So sub-6 it is. Funny I should end the last paragraph on “shoes.” I’ve used the same pair of racing flats for around six years now. They likely only have about 150 miles on them as they’re solely (no pun) used for racing, but they’re old… Without taking a good look at them, I laced up and hit the door. Upon arriving at the race, I noticed there was a lot of loose gravel in the right one. I empty it and in doing so “see the light.” The light that is a result of a four inch separation between the upper and lower on the outside of my foot. Ugh. I don’t think it made much of a difference running-wise, but I made my way to the concierge at The Willard and wrapped my foot in packing tape. Duct tape would have been way classier, but beggars can’t be choosers. I now sounded like a box being cut open with every step, but I felt more confident that my shoe wasn’t going to continue to rip into two.

Sequoia this, Dad

The race begins and I make my way toward the front. In having done quite a few charity races, I know there’s a lot of folks up front who shouldn’t be and the traffic will cost me precious time. Not today. I find some open road with about 20 folks in front of me, check the watch to zero in on my pace, and hit cruise control. After about half a mile, I found myself running comfortably with another man. We were clearly working off each other so we began to chat. The conversation was about as meaningful as one can be at 5:55 mile pace, but I did manage to apologize for my clicking shoe. Like me, he actually liked how it was keeping the pace. We ran together another mile or so before I pulled ahead. Mile #1: 5:56. Feeling good.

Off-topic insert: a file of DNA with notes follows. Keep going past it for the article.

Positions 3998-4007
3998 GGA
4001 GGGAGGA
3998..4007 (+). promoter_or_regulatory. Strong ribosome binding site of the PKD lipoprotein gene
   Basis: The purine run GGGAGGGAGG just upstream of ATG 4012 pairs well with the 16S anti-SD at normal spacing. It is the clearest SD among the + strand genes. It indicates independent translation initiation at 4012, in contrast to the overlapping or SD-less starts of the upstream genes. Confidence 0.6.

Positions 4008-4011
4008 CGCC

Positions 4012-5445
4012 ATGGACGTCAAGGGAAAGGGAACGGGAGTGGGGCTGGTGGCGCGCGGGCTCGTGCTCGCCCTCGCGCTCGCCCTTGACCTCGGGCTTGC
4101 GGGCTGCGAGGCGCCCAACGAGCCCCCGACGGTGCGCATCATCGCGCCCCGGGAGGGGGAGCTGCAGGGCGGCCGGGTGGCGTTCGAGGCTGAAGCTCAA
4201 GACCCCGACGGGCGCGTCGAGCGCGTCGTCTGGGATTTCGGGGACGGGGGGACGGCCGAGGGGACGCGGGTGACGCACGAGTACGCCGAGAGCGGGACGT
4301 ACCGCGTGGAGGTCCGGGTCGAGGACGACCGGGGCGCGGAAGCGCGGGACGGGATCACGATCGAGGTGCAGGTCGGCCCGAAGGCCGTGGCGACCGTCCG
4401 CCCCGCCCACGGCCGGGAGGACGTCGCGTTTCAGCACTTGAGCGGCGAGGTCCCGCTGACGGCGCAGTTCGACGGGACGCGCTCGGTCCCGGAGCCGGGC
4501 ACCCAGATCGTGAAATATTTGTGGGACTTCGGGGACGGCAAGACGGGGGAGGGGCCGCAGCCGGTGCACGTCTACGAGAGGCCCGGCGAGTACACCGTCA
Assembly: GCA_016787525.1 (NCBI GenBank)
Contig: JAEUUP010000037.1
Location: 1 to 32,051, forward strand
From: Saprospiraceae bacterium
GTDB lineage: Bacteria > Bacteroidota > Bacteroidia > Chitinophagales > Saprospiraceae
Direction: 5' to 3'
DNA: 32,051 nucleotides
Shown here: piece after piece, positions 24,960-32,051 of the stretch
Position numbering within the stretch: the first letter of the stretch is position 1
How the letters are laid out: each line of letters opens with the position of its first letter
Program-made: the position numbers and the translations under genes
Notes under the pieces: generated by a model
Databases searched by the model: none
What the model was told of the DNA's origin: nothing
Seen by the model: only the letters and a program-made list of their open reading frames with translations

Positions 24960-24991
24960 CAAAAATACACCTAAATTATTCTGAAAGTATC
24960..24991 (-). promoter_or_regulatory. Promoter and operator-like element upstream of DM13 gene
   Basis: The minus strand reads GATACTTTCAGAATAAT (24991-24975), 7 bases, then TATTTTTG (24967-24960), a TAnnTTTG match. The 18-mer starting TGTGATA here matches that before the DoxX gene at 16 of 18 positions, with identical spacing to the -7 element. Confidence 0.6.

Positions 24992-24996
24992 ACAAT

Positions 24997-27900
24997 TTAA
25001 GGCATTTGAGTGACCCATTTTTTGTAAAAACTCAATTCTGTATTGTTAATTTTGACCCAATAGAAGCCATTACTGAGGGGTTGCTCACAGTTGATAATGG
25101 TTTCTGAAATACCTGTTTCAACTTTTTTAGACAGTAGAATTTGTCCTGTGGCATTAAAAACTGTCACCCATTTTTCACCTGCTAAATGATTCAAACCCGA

Mile #2: 5:51. In last year’s race, this is right where I began to lose my strength. This year, I felt great despite the headwind shooting across the pool in front of the Capitol and straight into us. Others clearly didn’t have the strength that I had and I began to pick them off. 1, 2, 3, 4, 5… And then I fell comfortably into a gap that I would hold for the rest of the race.

Mile #3: 5:49. Negative splits? Hell yeah. This feels good. Except it doesn’t. It hurts like hell. And then I see Mom and the crew, realize how little it really hurts, take a peek around (nobody close, front or back), and continue to cruise to the finish for a finish time of 18:25 (5:55 pace). 15th overall and 2nd in age-group (the 1st guy was top-3 overall so he doesn’t count… hehe) Note: Races are usually a bit longer than the prescribed distance due to traffic, not taking the absolute best line around each corner, etc. (that explains my miles all being faster than my “overall race pace”).

An adult best by 22 seconds and a minute faster than last year. Hell yes. My first time running a sub-6 5k since high school. It’s looking to be a great running season, which I’ll continue to train for primarily by cycling. Next goal? The 17s. At that point, I’ll need to pull out my records and see what my “youngster best” was.

My next race is possibly a training criterium this Wednesday in Greenbelt followed by a road race in Poolesville on Saturday. I need some sleep and Claritin…

Wifey

2 Comments

  1. I thank you so much for everything this week, especially the Race for Hope. I am keeping a smile from ear to ear knowing how nice it is to have a daughter and son run like the devil to make me happy and to support finding a cure. I am happy about all those that donate, ran, walked and participated in any way. Love you all!

  2. Happy 27th Monthiversary Mrs Collins!

    Mike, you definitely look leaner in the face than I remember in the first picture.